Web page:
If you spend any time slouching at your desk or looking down at your phone, you’ll want to give yourself the gift of this little yoga sequence.
1. Child’s Pose
Kneel on a soft surface like a rug, blanket, or thick yoga mat to start. Spread your knees wide, and bring your big toes to touch. Then slide your hips down to your heels, and lie over your thighs. Let your head go, and rest your forehead on the mat or wherever is most comfortable. Place your arms alongside your shins with the palms facing up. Stay here for five to 10 breaths. Then gently exit the pose by sitting up.
2. Warrior 2, modified
Prepare with a few simple shoulder shrugs up and down, plus some shoulder rolls backward and forward while breathing deeply and evenly. Then take a wide stance, and turn your right foot out at a 90-degree angle, lining up your right heel with the center of your left arch. Bend your right knee deeply. Lift your right arm up alongside your ear, and bend your elbow completely until your fingers touch your upper back. With your left arm, reach up and place your fingers around your right elbow. Use your fingers to pull the skin of your right elbow up as you pull your elbow straight back for a juicy tricep opening. Hold this for three to five deep breaths, and then straighten your leg to come out of the pose. Repeat the pose on the other side.
3. Ardha Uttanasana, modified
For this pose, you will need either a chair or a tabletop to rest your elbows and stretch your triceps, shoulders, and upper back. Standing with your feet hip-distance apart, bend forward and place your elbows on top of a chair back or tabletop with your elbows bent and fingertips touching your upper back. Keep your arms lightly elevated to avoid collapsing your shoulders while you stretch your hips back and enjoy the opening in the underside of your shoulders and chest. If you have any discomfort in your lower back or stiffness in your hamstrings, bend your knees and try to stick out your butt to increase your lumbar curve. Stay here for three to 10 breaths.
4. Prasarita Paddotanasana
For this pose you’ll need a yoga strap, a belt, or a large towel. Come into a wide stance with your feet parallel to each other. Take your hands behind you, and hold either end of the strap, keeping your hands shoulder-width apart. Firm your legs, and fold forward as much as is comfortable, bringing the strap with you over your head as you maintain a soft bend in your elbows. Try not to let your upper back round, and concentrate on squeezing your shoulder blades toward each other and pulling the heads of your arm bones back. If you have any discomfort in your lower back or stiffness in your hamstrings, bend your knees and try to stick out your butt to increase your lumbar curve. Stay here for three to 10 breaths.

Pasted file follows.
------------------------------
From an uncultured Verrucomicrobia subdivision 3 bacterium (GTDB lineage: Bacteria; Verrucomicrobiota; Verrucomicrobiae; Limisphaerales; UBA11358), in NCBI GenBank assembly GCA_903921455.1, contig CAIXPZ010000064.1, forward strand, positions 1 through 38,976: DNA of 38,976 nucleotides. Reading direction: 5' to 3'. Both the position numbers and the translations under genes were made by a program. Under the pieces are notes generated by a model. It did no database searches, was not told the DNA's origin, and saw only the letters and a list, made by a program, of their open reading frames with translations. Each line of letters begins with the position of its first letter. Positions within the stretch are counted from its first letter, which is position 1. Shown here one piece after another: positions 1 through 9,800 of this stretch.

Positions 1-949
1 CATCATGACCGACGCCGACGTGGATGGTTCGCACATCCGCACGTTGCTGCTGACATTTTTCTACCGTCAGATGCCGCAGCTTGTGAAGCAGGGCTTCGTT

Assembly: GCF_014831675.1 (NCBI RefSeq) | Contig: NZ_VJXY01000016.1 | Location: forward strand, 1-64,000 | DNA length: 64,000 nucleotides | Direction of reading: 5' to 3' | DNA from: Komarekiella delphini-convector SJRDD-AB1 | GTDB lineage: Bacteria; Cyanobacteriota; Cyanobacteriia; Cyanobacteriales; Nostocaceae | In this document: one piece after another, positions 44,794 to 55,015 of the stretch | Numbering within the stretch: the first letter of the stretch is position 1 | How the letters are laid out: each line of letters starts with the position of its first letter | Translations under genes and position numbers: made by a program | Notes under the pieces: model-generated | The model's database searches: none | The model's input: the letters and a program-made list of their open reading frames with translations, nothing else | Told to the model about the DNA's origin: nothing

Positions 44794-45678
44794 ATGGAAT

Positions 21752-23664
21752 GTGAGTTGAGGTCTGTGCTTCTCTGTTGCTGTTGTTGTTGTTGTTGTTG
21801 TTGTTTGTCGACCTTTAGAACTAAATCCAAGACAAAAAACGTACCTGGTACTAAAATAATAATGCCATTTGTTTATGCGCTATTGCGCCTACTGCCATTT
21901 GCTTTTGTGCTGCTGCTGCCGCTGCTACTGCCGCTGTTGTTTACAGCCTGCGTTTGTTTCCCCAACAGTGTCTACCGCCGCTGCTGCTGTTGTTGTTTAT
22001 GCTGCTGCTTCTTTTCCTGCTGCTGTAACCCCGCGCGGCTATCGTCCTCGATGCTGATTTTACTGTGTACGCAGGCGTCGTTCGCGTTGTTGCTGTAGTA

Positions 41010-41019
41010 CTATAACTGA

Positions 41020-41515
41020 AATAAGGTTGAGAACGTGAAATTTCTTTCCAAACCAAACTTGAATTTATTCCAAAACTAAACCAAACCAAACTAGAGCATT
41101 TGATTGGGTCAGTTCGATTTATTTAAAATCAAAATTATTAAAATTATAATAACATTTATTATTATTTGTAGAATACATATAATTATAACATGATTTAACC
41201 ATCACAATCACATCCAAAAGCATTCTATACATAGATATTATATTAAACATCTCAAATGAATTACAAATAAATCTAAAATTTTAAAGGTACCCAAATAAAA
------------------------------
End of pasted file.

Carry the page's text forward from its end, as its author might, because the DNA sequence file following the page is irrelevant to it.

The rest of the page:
5. Supported Fish Pose
For this restorative pose, you’ll need two yoga blocks. Place the blocks one in front of the other at your desired height (low, medium, or tall). The higher you go, the deeper the stretch in the upper back. Sit in front of the blocks, and lie back doing your best to line up the bottom tips of your shoulder blades on the edge of the first block. Once your shoulder blades are anchored, continue to lie all the way back, and rest your head on the second block. If you have any discomfort in your lower back, try lowering the block heights. If you feel any discomfort in the shoulders, rest your elbows on pillows. Let your legs relax out in front of you, and rest your arms along your sides, palms facing up. Stay here up to 15 minutes as a final relaxation that will leave you energized.
Amy Ippoliti is the coauthor of The Art and Business of Teaching Yoga and cofounder of90 Monkeys, an online and in-person school.
Source: Rodale’s Organic Life